Rani Molla in Vox:
This year, mercifully, saw quite a few notable improvements over the last. In 2021, vaccines became widely available, and many of the experiences we had to forgo in 2020, the first year of the pandemic, have begun to return in the second. Unemployment is low, and wages are rising. That’s not to say we’re out of the woods with the pandemic. In fact, more Americans died of Covid-19 in 2021 than in 2020. And, motivated by widespread misinformation, a sizable portion of the eligible population still has not gotten a vaccine, even as variants like delta and omicron make it hard to feel at ease. Meanwhile, the richest Americans are accumulating even more wealth, and high inflation rates are making everyone’s money worth less. Of course, many of this year’s trends existed long before the pandemic, though the public health crisis has certainly kicked some into high gear. What follows is a series of charts that attempt to illustrate some of the major trends of 2021. All data is from what was available in mid-December.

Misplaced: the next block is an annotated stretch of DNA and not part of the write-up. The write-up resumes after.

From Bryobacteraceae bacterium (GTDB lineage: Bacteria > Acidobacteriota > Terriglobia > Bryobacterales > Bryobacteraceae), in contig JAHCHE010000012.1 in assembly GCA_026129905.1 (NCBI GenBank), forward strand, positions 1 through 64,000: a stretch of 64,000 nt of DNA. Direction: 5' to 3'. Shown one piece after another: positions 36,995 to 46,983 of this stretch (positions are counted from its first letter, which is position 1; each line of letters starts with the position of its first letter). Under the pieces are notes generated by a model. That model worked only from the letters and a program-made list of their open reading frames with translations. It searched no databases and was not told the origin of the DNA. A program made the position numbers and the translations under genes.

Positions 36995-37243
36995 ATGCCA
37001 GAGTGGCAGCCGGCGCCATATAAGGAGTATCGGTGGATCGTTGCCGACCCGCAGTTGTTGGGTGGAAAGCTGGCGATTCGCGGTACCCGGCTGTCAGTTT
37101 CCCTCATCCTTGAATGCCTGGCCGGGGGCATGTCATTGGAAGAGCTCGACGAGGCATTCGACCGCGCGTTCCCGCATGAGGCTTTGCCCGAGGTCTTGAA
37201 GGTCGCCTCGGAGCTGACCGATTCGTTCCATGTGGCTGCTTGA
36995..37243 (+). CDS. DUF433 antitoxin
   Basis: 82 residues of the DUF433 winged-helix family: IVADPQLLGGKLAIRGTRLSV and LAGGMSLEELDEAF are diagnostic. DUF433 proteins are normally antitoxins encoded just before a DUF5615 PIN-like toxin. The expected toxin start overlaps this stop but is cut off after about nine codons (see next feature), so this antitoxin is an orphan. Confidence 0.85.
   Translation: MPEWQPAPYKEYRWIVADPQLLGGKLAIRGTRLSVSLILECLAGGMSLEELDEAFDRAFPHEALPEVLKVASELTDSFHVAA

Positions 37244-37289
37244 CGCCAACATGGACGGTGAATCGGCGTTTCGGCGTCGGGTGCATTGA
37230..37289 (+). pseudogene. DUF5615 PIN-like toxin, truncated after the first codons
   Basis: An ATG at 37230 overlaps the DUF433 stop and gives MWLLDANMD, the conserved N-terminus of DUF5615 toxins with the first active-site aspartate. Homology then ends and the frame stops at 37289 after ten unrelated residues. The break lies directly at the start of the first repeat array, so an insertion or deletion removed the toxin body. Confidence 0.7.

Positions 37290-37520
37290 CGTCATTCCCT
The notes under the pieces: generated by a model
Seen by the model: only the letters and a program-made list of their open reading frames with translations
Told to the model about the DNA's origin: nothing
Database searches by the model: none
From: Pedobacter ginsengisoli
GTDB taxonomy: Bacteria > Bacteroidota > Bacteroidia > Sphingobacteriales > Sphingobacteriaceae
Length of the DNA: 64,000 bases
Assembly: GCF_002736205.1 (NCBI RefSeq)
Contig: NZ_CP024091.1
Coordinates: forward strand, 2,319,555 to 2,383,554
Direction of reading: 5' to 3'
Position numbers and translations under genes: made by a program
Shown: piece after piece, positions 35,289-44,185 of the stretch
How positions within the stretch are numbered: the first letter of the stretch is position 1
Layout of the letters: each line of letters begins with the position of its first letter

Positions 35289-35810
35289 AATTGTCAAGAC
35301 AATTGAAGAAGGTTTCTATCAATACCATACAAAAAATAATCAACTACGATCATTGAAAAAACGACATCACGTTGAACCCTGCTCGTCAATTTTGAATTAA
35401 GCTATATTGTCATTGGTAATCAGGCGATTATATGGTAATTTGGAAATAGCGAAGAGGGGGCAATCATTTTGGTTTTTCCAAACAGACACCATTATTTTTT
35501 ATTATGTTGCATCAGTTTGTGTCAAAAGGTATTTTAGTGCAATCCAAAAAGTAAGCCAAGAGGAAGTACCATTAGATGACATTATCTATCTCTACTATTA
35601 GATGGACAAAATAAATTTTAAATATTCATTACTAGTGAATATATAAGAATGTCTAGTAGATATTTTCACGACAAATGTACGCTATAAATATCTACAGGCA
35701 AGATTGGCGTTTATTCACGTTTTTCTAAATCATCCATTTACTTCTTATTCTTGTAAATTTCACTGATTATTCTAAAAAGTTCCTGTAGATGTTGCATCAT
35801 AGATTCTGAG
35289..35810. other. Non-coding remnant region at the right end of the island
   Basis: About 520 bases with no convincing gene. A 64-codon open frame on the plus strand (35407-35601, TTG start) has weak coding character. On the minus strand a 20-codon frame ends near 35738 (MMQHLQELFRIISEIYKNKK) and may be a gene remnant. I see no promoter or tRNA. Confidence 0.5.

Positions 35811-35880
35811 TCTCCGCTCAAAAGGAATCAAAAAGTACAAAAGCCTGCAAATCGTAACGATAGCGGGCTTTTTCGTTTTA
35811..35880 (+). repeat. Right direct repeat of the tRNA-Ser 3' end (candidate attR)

Vaccination rates are rising, but they may never be high enough
Currently, about 61 percent of Americans are fully vaccinated, while 72 percent have received at least one dose. That rate is lower than much of the rest of the developed world, trailing China, Canada, and the UK, among others. While vaccination numbers have steadily ticked upward, thanks to a combination of public health campaigns and employer mandates, a good chunk of Americans — 13 percent — say they’ll never get the vaccine.